Socio-technical systems engineering (LSCITS EngD 2012)

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Discusses issues in embedding socio-technical analysis in systems engineering processes.

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Socio-technical systems engineering (LSCITS EngD 2012)

  1. 1. Socio-technical systems engineering Ian SommervilleSocio-technical Systems Engineering, EngD course, May 2010 Slide 1
  2. 2. Rationale • Socio-technical issues are now recognised by senior managers in industry as a major issue in systems design • There is a pressing need to take socio-technical issues into account when procuring, designing and configuring complex systems • However, methods of social analysis, such as ethnography, have not been widely adopted in industry – Lack of expertise. Requires understanding of both the social and the technical – Cultural factors. Engineers should focus on technical issuesSocio-technical Systems Engineering, EngD course, May 2010 Slide 2
  3. 3. Problems • Methods such as ethnography that rely on a situated specialist examining an organisation are hard to scale • Case studies of previous systems are retrospective analysis techniques • Little or no explicit support available for influencing the design of a system based on a social analysis of the work • Inter-disciplinary incompatibilities – Social science vs engineering perspectivesSocio-technical Systems Engineering, EngD course, May 2010 Slide 3
  4. 4. Socio-technical systems engineering • Embed socio-technical analysis into the engineering processes of procurement, specification, design and implementation of systems • The aim is for socio-technical analysis to be carried out by engineers and others involved in procurement and design, rather than specialists • Integrated with other systems engineering processes, taking technical issues into accountSocio-technical Systems Engineering, EngD course, May 2010 Slide 4
  5. 5. STSE requirements • Practical methods of social analysis that return useful results in a reasonable time • Guidance for non-specialists on how to use these methods to study work • Integration with processes and methods used in systems engineering • An evaluation framework that demonstrates the value of socio-technical systems engineeringSocio-technical Systems Engineering, EngD course, May 2010 Slide 5
  6. 6. Practical social analysis • Based on workplace studies • Informal ethnography • Action research / Co-realisation • Guided ethnography – Ethnographic viewpoints – Patterns of cooperative interactionSocio-technical Systems Engineering, EngD course, May 2010 Slide 6
  7. 7. Informal ethnography • Observers simply go into the workplace and observe work as it is actually practised • Minimal previous training so low-cost of implementation • Reveals some of the most obvious issues of cooperative work and work practice • Problems of observer variation, inconsistent coverage, etc. • Suffers from same problems of scaleability • BUT – better than nothing!Socio-technical Systems Engineering, EngD course, May 2010 Slide 7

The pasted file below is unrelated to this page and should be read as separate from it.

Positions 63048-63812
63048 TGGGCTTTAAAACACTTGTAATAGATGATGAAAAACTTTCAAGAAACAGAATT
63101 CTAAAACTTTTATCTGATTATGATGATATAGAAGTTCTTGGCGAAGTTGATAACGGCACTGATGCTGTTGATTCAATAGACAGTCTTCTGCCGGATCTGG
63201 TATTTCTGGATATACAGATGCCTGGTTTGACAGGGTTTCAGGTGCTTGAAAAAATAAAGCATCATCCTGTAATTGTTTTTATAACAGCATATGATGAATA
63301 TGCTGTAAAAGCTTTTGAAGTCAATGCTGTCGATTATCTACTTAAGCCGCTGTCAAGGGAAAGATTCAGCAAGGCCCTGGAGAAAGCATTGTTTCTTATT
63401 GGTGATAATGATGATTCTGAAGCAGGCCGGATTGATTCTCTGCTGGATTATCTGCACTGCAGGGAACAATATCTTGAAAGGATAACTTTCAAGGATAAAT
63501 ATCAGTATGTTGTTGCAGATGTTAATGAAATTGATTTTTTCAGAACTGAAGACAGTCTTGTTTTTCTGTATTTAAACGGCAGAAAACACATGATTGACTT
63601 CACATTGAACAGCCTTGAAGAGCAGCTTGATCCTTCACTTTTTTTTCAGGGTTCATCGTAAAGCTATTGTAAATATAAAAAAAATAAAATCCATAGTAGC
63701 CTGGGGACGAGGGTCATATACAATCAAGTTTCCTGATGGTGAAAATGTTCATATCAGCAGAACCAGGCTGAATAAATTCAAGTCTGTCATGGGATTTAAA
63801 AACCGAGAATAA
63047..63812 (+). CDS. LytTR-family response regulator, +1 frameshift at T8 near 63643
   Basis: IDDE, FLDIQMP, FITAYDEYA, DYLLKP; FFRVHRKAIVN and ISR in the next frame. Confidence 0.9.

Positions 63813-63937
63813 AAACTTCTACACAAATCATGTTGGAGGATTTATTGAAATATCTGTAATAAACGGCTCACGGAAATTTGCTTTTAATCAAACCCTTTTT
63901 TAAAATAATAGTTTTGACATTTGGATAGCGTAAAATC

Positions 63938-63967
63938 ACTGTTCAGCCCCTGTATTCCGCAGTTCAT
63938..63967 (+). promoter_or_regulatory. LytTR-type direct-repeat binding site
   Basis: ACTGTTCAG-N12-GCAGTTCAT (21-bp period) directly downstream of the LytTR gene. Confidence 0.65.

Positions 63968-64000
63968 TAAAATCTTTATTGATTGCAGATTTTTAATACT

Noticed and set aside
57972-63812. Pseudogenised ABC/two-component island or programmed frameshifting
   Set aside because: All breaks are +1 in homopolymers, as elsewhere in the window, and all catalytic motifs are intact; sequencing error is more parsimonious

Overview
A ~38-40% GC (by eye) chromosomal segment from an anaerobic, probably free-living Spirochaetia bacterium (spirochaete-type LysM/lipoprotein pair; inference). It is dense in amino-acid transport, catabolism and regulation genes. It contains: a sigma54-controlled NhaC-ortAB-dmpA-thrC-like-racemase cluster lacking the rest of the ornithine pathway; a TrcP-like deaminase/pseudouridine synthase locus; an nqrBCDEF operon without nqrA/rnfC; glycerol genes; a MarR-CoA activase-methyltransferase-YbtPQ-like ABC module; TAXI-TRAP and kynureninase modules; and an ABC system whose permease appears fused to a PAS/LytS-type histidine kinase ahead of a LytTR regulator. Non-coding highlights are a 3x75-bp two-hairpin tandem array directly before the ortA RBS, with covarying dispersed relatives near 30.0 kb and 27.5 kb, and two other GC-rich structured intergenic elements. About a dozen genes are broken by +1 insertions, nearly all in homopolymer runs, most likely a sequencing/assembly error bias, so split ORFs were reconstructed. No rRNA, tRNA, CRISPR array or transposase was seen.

8. 8. Action research • A social science researcher is embedded in the development team and applies methods of socio- technical analysis as part of that team • The goal of the researcher is to communicate socio- technical issues to the team who then explicitly reflect on these and how they should influence the design • Problems of availability of specialists who can be action researchers and inter-disciplinary communicationsSocio-technical Systems Engineering, EngD course, May 2010 Slide 8
  9. 9. Co-realisation • A technical specialist is trained in methods of social analysis and is embedded in a development team • They apply social analysis methods and translate the results directly into system design advice (and implementations where appropriate) • Avoids communication problems between social scientists and engineers • Problems of finding technical people sympathetic to this approach and scaleabilitySocio-technical Systems Engineering, EngD course, May 2010 Slide 9
  10. 10. Guided ethnography • A framework is used to guide engineers and managers in carrying out fieldwork • More likely to lead to repeatable results and better coverage than informal ethnography • Based around: – Ethnographic viewpoints – The use of modelling notations to supplement field notesSocio-technical Systems Engineering, EngD course, May 2010 Slide 10
  11. 11. Ethnography in requirements engineeringSocio-technical Systems Engineering, EngD course, May 2010 Slide 11
  12. 12. Social viewpoints • Ways of looking at a fieldwork site with a view to understanding how the work is done – Distributed coordination • How do people coordinate their tasks as part of everyday work? – Plans and procedures • How are the objects in the workplace used and how is their use governed by organisational policies and rules? – Awareness of work • How are activities organised to make work visible?Socio-technical Systems Engineering, EngD course, May 2010 Slide 12
  13. 13. Social concerns • Mechanisms to generate questions for each social viewpoint • Cross-cutting all viewpoints – Paperwork and computer work – Skill and the use of local knowledge – Spatial and temporal organisation – Organisational memorySocio-technical Systems Engineering, EngD course, May 2010 Slide 13